Many tax fraud cases also involve securities law violations.  For instance, corporations engaged in tax evasion may also be creating fraudulent financials or offering securities to investors by providing misleading or untruthful information.  The most common compliant categories reported by whistleblowers to the SEC in fiscal 2017 were Corporate Disclosures and Financials, Offering Fraud, Manipulation, and Insider Trading.

The SEC’s whistleblower program is moving full steam ahead according to the 2017 Annual Report of the SEC Office of the Whistleblower.  The Report highlighted the program’s growth, painted a rosy picture for awards into the future, conveyed the value the SEC places on whistleblower information, and underscored the SEC’s commitment to protecting whistleblowers through processes and through enforcement actions.

The SEC received over 4,400 tips in fiscal year 2017, an increase of nearly 50 percent since the program’s first full year in 2012.  In 2017, the SEC ordered awards totaling approximately $50 million to 12 individuals.  Although that award number is about $7 million less than last year, every indication is that the SEC’s whistleblower program is about to hit stride.  Three of the ten largest whistleblower awards were made by the SEC during fiscal year 2017.  Even more interesting than that is the SEC is preparing for a big year of awards in fiscal year 2018, as indicated by the following statement in the SEC’s Financial Report for 2017:

The SEC recognized a contingent liability for the year ended September 30, 2017 of $221 million, which represents a recognized liability for estimated whistleblower awards where the payment is considered probable.

This contingent liability for 2017 will likely include the largest individual SEC whistleblower award ever – an amount that currently sits at $30 million. 

The SEC’s annual report made crystal clear the value whistleblowers have added to SEC enforcement, stating “Whistleblower information has aided the SEC’s efforts to uncover and stop fraudulent investment schemes.”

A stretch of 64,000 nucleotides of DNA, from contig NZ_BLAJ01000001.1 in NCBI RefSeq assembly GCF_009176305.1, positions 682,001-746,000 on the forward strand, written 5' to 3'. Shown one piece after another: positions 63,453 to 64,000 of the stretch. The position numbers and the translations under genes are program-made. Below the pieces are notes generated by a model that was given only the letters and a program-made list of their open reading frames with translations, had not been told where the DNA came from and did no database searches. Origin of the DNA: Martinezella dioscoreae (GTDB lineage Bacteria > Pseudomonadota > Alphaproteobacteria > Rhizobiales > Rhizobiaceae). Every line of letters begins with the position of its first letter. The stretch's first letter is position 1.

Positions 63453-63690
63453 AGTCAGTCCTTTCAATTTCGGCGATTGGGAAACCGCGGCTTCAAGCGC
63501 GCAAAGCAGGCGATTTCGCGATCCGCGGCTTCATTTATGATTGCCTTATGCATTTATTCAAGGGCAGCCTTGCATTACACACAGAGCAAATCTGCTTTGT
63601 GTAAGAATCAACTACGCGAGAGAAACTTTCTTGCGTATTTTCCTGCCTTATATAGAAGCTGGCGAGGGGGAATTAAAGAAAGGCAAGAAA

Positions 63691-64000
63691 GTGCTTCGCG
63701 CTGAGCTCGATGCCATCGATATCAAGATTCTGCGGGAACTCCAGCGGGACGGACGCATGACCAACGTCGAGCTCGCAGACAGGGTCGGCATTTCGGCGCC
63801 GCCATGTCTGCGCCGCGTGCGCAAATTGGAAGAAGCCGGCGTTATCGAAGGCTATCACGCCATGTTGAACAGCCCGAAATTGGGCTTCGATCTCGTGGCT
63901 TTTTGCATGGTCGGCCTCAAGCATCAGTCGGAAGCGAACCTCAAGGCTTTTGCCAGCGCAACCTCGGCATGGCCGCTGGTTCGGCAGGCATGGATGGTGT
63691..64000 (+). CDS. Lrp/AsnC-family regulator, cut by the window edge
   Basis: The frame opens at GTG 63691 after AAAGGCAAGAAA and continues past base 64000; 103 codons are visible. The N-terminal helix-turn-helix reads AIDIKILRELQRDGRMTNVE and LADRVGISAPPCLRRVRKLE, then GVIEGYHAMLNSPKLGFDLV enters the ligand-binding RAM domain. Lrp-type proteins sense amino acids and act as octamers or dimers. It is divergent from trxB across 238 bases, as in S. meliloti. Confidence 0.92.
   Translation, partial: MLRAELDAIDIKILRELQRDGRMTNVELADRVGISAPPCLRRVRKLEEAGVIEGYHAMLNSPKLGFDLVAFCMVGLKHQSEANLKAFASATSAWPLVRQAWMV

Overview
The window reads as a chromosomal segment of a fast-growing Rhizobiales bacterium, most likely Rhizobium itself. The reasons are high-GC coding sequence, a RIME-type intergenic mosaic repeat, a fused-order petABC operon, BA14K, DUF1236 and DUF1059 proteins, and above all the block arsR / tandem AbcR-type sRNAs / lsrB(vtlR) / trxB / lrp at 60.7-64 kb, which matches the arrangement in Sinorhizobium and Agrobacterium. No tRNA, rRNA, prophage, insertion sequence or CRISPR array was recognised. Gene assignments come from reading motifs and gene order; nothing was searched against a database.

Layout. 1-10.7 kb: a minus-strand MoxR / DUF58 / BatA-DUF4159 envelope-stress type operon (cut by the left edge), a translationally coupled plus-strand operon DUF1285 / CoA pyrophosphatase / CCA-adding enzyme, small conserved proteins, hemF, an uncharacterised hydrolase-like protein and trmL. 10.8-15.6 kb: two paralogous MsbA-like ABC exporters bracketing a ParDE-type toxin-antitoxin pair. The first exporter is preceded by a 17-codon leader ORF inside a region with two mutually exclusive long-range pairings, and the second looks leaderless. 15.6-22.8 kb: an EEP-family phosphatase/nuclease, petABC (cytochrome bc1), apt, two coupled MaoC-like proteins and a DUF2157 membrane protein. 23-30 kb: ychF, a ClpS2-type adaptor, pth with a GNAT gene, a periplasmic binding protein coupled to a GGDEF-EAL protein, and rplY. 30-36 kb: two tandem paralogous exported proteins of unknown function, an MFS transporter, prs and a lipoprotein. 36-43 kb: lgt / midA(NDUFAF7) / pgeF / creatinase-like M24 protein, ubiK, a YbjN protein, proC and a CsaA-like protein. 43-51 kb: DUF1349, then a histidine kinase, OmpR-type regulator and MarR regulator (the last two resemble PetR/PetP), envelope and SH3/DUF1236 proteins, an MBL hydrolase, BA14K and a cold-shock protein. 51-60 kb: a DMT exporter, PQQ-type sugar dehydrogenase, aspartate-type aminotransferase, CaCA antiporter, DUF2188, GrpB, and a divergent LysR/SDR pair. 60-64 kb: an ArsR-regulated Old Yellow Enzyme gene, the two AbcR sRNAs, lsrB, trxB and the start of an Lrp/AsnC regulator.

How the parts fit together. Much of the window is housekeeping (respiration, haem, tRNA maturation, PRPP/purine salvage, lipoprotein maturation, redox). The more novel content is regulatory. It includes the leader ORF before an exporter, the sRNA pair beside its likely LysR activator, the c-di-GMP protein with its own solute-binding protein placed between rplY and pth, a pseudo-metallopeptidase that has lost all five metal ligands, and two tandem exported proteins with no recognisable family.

The annual report also highlighted the lengths the SEC will go to in order to protect whistleblowers.  The SEC whistleblower program permits whistleblowers to submit information anonymously through an attorney and in any event, by law, the SEC protects the confidentiality of whistleblowers and does not disclose information that might directly or indirectly reveal a whistleblower’s identity.  However, the SEC also has weapons to protect whistleblowers and combat whistleblower intimidation and other tactics used by companies and individuals to deter persons from reporting to the SEC.  In 2017, the SEC brought two actions against companies for imposing restrictions in their employee separation and severance agreements that operated to deter whistleblowers from providing information to the SEC or partaking in proceeds of an SEC whistleblower award.  In another enforcement action, a financial services company agreed to a $500,000 civil penalty and to cease and desist from attempting to uncover the identity of a presumed whistleblower and requiring former employees to sign severance agreements that waived potential whistleblower awards. The annual report notes that the SEC will continue to review facts and actions to impede communications with the SEC “to ensure that whistleblowers can freely report information to the Commission and feel comfortable reporting wrongdoing without fear of reprisal.”

An SEC press release at the end of November announced awards of more than $8 million each to two whistleblowers, sending SEC enforcement actions involving whistleblower awards over $1 billion in financial remedies ordered against wrongdoers.

If you have information about large-scale tax underpayments or you would like to know more about reporting securities violations to the SEC anonymously, contact the attorneys at The Ferraro Law Firm today for a free consultation. 

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